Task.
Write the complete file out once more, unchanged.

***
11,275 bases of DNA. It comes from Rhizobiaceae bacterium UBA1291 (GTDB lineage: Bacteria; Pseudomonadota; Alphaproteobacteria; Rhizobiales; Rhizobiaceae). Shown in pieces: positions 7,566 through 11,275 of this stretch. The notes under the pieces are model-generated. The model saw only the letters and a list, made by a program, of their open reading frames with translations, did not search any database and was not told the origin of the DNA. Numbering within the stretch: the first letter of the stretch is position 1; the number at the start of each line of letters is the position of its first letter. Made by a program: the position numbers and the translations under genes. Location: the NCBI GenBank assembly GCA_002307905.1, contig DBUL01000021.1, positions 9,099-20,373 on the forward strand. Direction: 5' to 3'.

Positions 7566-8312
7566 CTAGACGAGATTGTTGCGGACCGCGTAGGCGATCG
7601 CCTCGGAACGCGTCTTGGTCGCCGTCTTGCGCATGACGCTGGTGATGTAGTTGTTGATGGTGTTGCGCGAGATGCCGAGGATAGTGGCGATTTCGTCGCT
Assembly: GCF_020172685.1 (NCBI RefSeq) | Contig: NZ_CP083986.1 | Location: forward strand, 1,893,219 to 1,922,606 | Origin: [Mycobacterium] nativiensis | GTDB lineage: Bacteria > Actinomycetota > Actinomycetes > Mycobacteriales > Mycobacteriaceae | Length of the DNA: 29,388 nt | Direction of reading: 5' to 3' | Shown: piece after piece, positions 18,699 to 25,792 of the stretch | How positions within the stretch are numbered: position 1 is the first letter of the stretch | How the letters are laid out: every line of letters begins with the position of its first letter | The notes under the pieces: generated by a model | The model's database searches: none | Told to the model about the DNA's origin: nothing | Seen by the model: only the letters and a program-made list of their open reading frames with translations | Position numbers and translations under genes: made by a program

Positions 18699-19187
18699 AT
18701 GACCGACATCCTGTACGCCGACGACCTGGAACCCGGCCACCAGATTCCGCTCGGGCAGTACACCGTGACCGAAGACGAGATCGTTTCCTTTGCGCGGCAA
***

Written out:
11,275 bases of DNA. It comes from Rhizobiaceae bacterium UBA1291 (GTDB lineage: Bacteria; Pseudomonadota; Alphaproteobacteria; Rhizobiales; Rhizobiaceae). Shown in pieces: positions 7,566 through 11,275 of this stretch. The notes under the pieces are model-generated. The model saw only the letters and a list, made by a program, of their open reading frames with translations, did not search any database and was not told the origin of the DNA. Numbering within the stretch: the first letter of the stretch is position 1; the number at the start of each line of letters is the position of its first letter. Made by a program: the position numbers and the translations under genes. Location: the NCBI GenBank assembly GCA_002307905.1, contig DBUL01000021.1, positions 9,099-20,373 on the forward strand. Direction: 5' to 3'.

Positions 7566-8312
7566 CTAGACGAGATTGTTGCGGACCGCGTAGGCGATCG
7601 CCTCGGAACGCGTCTTGGTCGCCGTCTTGCGCATGACGCTGGTGATGTAGTTGTTGATGGTGTTGCGCGAGATGCCGAGGATAGTGGCGATTTCGTCGCT
Assembly: GCF_020172685.1 (NCBI RefSeq) | Contig: NZ_CP083986.1 | Location: forward strand, 1,893,219 to 1,922,606 | Origin: [Mycobacterium] nativiensis | GTDB lineage: Bacteria > Actinomycetota > Actinomycetes > Mycobacteriales > Mycobacteriaceae | Length of the DNA: 29,388 nt | Direction of reading: 5' to 3' | Shown: piece after piece, positions 18,699 to 25,792 of the stretch | How positions within the stretch are numbered: position 1 is the first letter of the stretch | How the letters are laid out: every line of letters begins with the position of its first letter | The notes under the pieces: generated by a model | The model's database searches: none | Told to the model about the DNA's origin: nothing | Seen by the model: only the letters and a program-made list of their open reading frames with translations | Position numbers and translations under genes: made by a program

Positions 18699-19187
18699 AT
18701 GACCGACATCCTGTACGCCGACGACCTGGAACCCGGCCACCAGATTCCGCTCGGGCAGTACACCGTGACCGAAGACGAGATCGTTTCCTTTGCGCGGCAA